Thursday, July 16, 2015

Seperation of Tests

Go to any automation conference and there will no doubt be a couple of talks on flaky tests, they are one of the larger pain points when dealing with automation.  There are a number of approaches to reducing the problem of flaky tests, I would suggest watching talks from previous GTAC or selenium conferences, I would like to talk about splitting the test results, or the execution themselves.

We frequently had a problem where the build was constantly red, atleast one test had failed.  From a Pm's point of view they stop seeing the benefit of automation, testers themselves start to lose hope that they will keep see a green build and worst of all the results stop being valued by the team.

We started by moving tests that were flaky or had defects attached to them into a separate run. We continued to execute these defect/flaky tests, looking to see whether the defect tests failed earlier or started to pass and making sure that the flaky tests were flaky.

Unfortunately quite often during projects testers are pressed for time, so with this steup we had tests still sitting in the regression suite waiting to be investigated whether the failure was the result of the flaky test or a real defect.  This lead us to creating a final run called investigation, where all tests that had failed in the previous regression run are rerun.  These are ususally run straight after completion of the regression run.  The results from this enable us to hopefully allocate the test into the correct run (flaky or defect).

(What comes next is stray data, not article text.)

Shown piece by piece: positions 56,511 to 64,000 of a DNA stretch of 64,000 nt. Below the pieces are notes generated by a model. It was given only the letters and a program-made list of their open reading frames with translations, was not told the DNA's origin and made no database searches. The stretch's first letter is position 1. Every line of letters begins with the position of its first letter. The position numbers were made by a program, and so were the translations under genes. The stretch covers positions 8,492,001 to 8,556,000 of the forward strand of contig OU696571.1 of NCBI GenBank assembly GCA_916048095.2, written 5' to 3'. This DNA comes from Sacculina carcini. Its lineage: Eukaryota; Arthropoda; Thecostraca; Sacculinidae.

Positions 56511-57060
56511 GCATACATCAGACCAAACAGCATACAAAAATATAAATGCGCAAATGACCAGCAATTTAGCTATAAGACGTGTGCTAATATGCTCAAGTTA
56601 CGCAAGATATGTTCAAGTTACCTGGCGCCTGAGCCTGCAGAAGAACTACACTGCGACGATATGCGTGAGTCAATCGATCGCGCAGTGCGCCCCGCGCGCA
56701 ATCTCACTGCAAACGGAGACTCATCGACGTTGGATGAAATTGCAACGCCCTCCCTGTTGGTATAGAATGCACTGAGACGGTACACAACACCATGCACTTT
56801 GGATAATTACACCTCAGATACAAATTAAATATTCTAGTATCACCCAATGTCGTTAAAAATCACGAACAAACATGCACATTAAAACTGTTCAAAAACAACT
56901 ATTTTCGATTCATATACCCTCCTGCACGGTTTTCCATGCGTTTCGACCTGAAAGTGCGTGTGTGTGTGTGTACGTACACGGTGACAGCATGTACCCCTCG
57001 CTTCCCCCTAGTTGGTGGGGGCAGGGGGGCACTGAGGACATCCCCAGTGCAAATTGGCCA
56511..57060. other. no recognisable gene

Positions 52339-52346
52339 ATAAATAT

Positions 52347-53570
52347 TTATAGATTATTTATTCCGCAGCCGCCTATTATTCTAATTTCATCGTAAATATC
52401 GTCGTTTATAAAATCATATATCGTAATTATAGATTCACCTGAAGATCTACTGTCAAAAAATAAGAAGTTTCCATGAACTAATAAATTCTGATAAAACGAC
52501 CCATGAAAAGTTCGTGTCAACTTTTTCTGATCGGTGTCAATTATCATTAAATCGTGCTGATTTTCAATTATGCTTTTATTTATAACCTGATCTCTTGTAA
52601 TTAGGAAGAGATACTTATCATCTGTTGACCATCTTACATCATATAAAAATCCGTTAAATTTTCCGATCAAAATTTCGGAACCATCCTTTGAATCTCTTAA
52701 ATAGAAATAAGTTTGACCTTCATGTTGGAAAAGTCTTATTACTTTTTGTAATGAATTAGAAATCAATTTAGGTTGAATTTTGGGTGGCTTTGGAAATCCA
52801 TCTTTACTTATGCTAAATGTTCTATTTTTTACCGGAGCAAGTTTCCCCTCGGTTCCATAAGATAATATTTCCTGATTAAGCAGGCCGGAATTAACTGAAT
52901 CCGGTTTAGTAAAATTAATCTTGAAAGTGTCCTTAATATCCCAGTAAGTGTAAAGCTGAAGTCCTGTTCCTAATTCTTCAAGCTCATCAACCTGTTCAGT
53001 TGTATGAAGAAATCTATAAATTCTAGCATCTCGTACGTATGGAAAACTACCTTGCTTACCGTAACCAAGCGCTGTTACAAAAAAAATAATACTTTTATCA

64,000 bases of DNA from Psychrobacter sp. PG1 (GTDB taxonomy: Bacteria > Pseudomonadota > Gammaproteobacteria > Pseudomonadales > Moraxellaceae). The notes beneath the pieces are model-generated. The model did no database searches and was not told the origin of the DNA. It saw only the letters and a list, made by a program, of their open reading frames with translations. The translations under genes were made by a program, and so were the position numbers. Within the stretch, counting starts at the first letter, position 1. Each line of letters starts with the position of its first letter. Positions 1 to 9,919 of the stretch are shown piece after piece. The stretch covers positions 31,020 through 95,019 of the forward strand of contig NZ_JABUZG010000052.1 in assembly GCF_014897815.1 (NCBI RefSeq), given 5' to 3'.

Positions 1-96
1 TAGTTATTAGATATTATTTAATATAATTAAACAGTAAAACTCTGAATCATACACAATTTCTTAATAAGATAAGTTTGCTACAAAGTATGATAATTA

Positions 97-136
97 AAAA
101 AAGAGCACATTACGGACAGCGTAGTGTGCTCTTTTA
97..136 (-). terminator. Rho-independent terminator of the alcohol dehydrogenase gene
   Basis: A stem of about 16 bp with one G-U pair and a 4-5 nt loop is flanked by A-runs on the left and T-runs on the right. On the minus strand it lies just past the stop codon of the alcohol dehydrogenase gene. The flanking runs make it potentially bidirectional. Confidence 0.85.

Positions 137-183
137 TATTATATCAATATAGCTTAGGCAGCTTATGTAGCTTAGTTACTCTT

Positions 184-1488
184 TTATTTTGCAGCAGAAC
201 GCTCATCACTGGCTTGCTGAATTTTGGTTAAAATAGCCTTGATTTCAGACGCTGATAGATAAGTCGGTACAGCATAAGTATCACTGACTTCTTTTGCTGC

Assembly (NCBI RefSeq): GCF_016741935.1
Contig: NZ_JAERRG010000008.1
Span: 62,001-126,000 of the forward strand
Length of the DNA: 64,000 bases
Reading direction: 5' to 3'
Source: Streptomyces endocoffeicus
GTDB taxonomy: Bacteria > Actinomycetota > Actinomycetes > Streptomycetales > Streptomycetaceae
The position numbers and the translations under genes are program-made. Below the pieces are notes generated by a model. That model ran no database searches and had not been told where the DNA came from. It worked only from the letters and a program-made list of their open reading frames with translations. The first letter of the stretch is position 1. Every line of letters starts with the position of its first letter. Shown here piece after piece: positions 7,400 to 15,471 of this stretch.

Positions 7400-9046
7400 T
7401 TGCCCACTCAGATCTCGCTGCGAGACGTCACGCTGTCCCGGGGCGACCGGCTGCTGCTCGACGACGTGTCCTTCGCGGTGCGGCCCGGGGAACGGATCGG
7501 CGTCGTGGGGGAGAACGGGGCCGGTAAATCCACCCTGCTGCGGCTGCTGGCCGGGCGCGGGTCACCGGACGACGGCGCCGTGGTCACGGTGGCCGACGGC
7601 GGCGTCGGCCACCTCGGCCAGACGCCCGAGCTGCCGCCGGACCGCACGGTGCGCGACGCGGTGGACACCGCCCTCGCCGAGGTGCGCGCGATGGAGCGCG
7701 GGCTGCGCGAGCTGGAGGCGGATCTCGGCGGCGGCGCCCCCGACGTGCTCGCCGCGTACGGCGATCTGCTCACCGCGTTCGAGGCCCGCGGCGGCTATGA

In the future we hope to automate the process of allocating the tests into the correct run.

Monday, July 13, 2015

Breaking vs Failing Tests

So your test failed, what does it mean?  One of the first things you need to determine is did it fail on the test or the setup.  Sadly I've frequently found that tests fail before they get to the actual part of the system they are testing, especially with gui testing.

The problem with tests failing in this way is that we often report them as failures and this can massively skew our results.  If we have a suite of 50 tests targetted at the Accounts functionality of our system but the accounts tab has been removed so we are unable to navigate to it should this be reported as 1 failure or 50?

By marking one test as failing due to a check that the accounts tab is available and the rest as breaking we solve this problem.  Suddenly we have 1 test failure and 49 grouped breakages, which is a far more indicative of the actual state of the system.

So a breaking test is a test that fails before it gets to what it is checking/testing/asserting.  I highly recommend incorporating the breakdown of failures to include breaking tests into your automation reports.